My reflections today on are Norman Bethune, one of Canada’s forgotten heroes. I first heard about him via my friend the Montreal sculptor, Stanley Lewis, who took me down to the statue of Bethune at Guy Concordia metro, where the homeless and pigeons sleep, which I found fitting as Stanley told me Bethune's story
The ONF made a documentary on him in 1964 which was directed by Donald Brittain. The film includes interviews with many people close to Bethune, including his biographer Ted Allan, and can be viewed on the website
All I can really add is that he has been my favorite Canadian since Stanley introduced me to him many years ago. And would very much like to do something on him and the hospital system in China which is INCREDIBLE. This is his lasting legacy, what he instilled in the Chinese doctors.
For those who do not know:
Bethune was a Canadian physician, medical innovator, and noted anti-fascist. It was his service with the Communist Eighth Route Army (Ba Lu Jun) during the Second Sino-Japanese War that would earn him enduring acclaim. Dr. Bethune effectively brought modern medicine to rural China and often treated sick villagers as much as wounded soldiers. His selfless commitment to the Chinese people made such an impression on Mao Zedong that generations of Chinese students were required to memorise the Chairman's eulogy to him.
A prominent communist and veteran of the First World War, he wrote that wars were motivated by profits, not principles. Statues in his honor can be found in cities throughout China. (Wikipedia)
He wrote haunting anti-war poems such as this:
And this same pallid moon tonight,
Which rides so quietly, clear and high,
The mirror of our pale and troubled gaze,
Raised to a cool Canadian sky.
Above the shattered mountain tops,
Last night, rose low and wild and red,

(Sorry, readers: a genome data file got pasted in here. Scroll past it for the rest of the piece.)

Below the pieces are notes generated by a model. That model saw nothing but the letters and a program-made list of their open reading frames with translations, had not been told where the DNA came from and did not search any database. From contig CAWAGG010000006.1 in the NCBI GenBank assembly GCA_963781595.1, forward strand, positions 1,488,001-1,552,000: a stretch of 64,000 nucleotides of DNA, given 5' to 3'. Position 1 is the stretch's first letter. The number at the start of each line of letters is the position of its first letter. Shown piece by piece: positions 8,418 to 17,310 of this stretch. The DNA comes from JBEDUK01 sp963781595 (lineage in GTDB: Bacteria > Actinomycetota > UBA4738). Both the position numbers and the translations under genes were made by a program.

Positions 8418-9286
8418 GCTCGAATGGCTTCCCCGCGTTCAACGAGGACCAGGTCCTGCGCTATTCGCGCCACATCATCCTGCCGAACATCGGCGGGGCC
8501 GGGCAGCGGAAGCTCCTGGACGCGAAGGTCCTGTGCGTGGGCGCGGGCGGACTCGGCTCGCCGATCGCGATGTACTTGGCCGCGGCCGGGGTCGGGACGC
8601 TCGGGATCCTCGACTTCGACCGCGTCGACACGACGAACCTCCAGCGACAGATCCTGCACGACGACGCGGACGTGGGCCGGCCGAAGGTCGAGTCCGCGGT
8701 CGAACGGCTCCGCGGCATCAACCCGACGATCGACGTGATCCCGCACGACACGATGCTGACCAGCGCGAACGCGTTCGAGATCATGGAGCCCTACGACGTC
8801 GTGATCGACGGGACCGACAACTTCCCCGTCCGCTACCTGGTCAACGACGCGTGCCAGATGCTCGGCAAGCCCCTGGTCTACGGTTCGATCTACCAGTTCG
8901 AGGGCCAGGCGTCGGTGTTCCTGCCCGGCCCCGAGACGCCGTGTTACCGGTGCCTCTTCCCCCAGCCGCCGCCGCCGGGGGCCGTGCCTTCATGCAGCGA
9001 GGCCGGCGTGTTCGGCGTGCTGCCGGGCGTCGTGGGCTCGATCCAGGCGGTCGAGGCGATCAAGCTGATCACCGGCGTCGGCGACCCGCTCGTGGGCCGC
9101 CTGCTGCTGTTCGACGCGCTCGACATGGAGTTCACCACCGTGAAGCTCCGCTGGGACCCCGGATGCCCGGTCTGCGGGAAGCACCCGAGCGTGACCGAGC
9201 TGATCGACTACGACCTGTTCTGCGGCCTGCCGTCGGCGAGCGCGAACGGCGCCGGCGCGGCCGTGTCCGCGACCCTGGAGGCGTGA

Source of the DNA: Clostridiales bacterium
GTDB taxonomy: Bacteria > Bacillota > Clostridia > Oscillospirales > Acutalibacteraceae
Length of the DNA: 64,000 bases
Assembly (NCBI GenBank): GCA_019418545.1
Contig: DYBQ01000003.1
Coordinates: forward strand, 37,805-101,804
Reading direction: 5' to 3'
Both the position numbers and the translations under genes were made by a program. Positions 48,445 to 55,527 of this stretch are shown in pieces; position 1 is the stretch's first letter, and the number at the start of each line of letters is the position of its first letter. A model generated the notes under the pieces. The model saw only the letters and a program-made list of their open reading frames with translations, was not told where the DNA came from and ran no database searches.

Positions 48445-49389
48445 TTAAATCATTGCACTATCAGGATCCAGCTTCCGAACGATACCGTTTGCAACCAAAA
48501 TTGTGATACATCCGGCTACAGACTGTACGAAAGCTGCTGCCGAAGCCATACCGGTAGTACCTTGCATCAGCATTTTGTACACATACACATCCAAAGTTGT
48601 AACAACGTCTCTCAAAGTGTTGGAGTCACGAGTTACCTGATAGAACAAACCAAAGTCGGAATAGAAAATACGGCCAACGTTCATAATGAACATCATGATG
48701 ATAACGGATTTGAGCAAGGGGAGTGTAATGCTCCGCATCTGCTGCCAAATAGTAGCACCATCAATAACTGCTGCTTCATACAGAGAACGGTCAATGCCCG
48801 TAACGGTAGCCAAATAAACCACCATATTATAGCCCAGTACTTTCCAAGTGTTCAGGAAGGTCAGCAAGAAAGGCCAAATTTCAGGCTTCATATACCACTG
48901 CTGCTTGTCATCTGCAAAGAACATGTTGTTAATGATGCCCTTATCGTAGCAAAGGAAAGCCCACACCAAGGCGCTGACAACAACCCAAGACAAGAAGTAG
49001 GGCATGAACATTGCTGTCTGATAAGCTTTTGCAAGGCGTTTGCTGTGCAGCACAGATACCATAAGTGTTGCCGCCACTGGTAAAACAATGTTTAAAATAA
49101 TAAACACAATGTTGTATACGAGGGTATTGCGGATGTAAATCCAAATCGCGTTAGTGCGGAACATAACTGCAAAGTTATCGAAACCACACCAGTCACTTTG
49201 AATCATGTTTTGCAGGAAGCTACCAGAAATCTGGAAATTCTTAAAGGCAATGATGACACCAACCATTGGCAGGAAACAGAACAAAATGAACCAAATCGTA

Reflecting back from her illumined shield,
The blood bespattered faces of the dead.
To that pale disc, we raise our clenched fists,
And to those nameless dead our vows renew,
Comrades, who fought for freedom and the future world,
Who died for us, we will remember you.
Virtually unknown in his homeland during his lifetime, Bethune received international recognition when Chairman Mao Zedong of the People's Republic of China published his essay entitled In Memory of Norman Bethune (Chinese: 紀念白求恩), which documented the final months of the doctor's life in China. Almost the entire Chinese population knew about the essay which had become required reading in China's elementary schools during the 1960s. Grateful for Bethune’s altruistic help to China, the nation's normal elementary school textbook still has the essay today.
THIS IS TOTALLY TRUE. When you ask anyone about Bethune, young or old from any walk of life, a wide smile or acknowledgment pours over their face - sure they know Bethune - makes me feel proud. And yes, I have seen many statues of him, I go hunting when I see a hospital, Beijing, Nanjing, Qingdao, there he is standing at the portal, usually surrounded by magnificent flowers in a flower bed....graciously looking not down at us, but sculpted so he looks at us...and then beyond .